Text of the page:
Our goal is to uplift our society by improving the awareness and treatment of people with disabilities. And we believe knowledge is the foundation of our efforts. By educating yourself about the challenges people with disabilities face in America, the respectful way to support the community, and the role you play in furthering (or hindering) success, together, we can improve equality and justice — today, tomorrow and for generations.

Why is disability etiquette important?

Disability etiquette matters, because how we treat other people matters.

Growing up, almost everyone learns the Golden Rule: “Do unto others as you would do have them do unto you.”

Yet, once we become adults, remembering to treat others with the same respect you’d wish for yourself often gets tainted by our situations, our time or our other distractions. As a result, we can fail to recognize how we end up treating people — even if we think we’re being kind and accepting.

Further, because many people with disabilities aren’t employed or may not pursue “typical” social engagement, they become an often silent population in America, overlooked by mainstream society. Yet, ironically, they are the largest minority demographic in America, comprising all religions, ethnicities, education levels, socioeconomic backgrounds, genders and ages. And anyone, at any point in their life, can become a member of this community.

By educating yourself about disability etiquette — and why it matters to everyone — you’ll help become part of the solution to improving equality and justice for people with disabilities.

How does disability etiquette impact Whaaat?! moments?

Simply put, Whaaat?! moments are acts of discrimination. As shown with other forms of discrimination (gender, sexual orientation, religion, race), Whaaat?! moments degrade and dehumanize people with disabilities. Whenever you discriminate against another person, you automatically put them in a lower class than you and exclude them from social discourse. You create inequality.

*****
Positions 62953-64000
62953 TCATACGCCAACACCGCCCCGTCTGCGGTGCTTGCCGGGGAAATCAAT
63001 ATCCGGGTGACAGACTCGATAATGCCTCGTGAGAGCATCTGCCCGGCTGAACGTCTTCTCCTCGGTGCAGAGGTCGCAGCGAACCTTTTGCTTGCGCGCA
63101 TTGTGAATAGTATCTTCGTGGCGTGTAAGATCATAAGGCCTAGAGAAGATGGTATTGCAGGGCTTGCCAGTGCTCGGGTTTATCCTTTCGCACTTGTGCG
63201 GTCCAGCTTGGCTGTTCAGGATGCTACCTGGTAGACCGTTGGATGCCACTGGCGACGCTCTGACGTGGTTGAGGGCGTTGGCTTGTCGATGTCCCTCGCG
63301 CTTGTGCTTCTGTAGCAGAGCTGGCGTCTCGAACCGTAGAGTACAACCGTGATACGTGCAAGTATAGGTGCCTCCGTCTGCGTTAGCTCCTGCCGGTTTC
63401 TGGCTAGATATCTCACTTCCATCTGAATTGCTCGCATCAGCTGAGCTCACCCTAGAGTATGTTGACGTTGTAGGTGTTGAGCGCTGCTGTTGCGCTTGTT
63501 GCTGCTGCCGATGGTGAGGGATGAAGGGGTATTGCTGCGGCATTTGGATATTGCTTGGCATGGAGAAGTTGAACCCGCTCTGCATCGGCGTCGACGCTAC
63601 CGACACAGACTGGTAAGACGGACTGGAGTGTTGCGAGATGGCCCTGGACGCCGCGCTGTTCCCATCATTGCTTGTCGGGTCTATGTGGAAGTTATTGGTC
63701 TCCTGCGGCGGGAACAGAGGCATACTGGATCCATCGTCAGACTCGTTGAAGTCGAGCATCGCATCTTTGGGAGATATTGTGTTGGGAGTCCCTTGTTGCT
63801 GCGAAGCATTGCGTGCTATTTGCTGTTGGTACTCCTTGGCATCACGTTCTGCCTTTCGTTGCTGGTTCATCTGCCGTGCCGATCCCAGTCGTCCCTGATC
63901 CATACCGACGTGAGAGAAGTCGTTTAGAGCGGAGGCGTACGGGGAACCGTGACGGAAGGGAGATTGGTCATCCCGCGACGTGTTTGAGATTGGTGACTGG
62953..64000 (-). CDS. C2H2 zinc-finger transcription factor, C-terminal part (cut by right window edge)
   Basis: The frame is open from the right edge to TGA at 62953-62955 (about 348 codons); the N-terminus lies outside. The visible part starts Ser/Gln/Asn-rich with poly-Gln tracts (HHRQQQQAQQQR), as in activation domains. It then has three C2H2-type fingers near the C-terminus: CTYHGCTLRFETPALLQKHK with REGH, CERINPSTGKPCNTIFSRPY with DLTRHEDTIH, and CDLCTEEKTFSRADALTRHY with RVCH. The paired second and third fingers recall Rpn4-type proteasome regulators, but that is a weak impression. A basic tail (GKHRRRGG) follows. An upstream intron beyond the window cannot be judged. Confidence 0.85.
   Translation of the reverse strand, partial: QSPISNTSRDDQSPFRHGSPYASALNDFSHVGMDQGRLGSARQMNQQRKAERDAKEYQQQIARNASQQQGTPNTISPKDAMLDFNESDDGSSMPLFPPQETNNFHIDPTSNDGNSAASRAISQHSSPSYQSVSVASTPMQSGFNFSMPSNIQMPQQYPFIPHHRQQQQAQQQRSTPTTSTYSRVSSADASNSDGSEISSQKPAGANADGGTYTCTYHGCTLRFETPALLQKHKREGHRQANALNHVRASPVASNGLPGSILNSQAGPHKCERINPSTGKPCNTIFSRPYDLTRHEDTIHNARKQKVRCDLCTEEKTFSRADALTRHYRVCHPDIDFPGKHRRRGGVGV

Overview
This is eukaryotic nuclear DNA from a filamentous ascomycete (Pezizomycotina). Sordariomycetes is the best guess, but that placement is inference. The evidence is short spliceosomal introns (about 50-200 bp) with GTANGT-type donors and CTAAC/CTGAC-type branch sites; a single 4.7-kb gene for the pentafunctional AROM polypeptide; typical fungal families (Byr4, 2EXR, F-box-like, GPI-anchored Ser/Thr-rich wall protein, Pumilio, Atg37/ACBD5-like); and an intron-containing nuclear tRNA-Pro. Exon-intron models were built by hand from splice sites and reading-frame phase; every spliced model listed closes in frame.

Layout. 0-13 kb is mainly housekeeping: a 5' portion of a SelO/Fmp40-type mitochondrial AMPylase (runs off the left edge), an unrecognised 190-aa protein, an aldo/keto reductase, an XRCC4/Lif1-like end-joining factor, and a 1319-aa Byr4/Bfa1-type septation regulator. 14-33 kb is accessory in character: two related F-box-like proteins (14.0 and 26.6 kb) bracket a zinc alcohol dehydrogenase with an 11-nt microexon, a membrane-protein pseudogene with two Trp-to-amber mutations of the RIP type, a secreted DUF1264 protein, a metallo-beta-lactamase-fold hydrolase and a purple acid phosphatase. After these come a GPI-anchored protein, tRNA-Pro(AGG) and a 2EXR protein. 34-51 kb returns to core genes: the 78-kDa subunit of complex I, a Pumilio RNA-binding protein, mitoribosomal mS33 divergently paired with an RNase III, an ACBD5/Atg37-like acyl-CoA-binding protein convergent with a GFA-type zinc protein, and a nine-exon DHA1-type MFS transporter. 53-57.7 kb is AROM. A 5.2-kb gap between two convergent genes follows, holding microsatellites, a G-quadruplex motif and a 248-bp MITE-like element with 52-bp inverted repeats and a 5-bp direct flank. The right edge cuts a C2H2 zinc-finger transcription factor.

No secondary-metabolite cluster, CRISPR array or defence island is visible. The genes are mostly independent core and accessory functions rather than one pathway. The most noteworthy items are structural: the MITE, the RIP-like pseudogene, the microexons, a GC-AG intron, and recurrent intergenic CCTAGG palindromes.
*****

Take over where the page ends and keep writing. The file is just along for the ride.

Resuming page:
By following disability etiquette, you prevent Whaaat?! moments from happening. You promote polite, respectful behaviors instead of rudeness and disrespect. In this way, disability etiquette fosters equality and equity for people with disabilities.

Disability Etiquettes: Dos and Don’ts

How we treat people with disabilities should begin with the fundamental respect and care that all human beings deserve. Just because someone may have a disability that impacts them physically or cognitively doesn’t mean they deserve any less respectful treatment than a friend, a client, a co-worker, a family member or a stranger without a disability.

Yet, many well meaning people will overcompensate and treat someone with disabilities differently — such as insisting on pushing a capable individual in a wheelchair across the street even if they express that they don’t need any help. While we may think this behavior is helpful, treating that person as if they are incapable and ignoring their opinion is offensive.

To help you avoid creating these type of Whaaat?! moments, start by being aware of the following disability etiquette:

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Be Respectful
When you treat others with the respect you’d desire in return, it’s hard to go wrong. Each individual with a disability is a daughter, son, mother, father, niece, uncle or friend — just like you. They have interests, passions, ideas and desires — just like you. Their disability doesn’t make them any less human or more different. As such, they deserve the same respect as you.

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See the Person — Not the Disability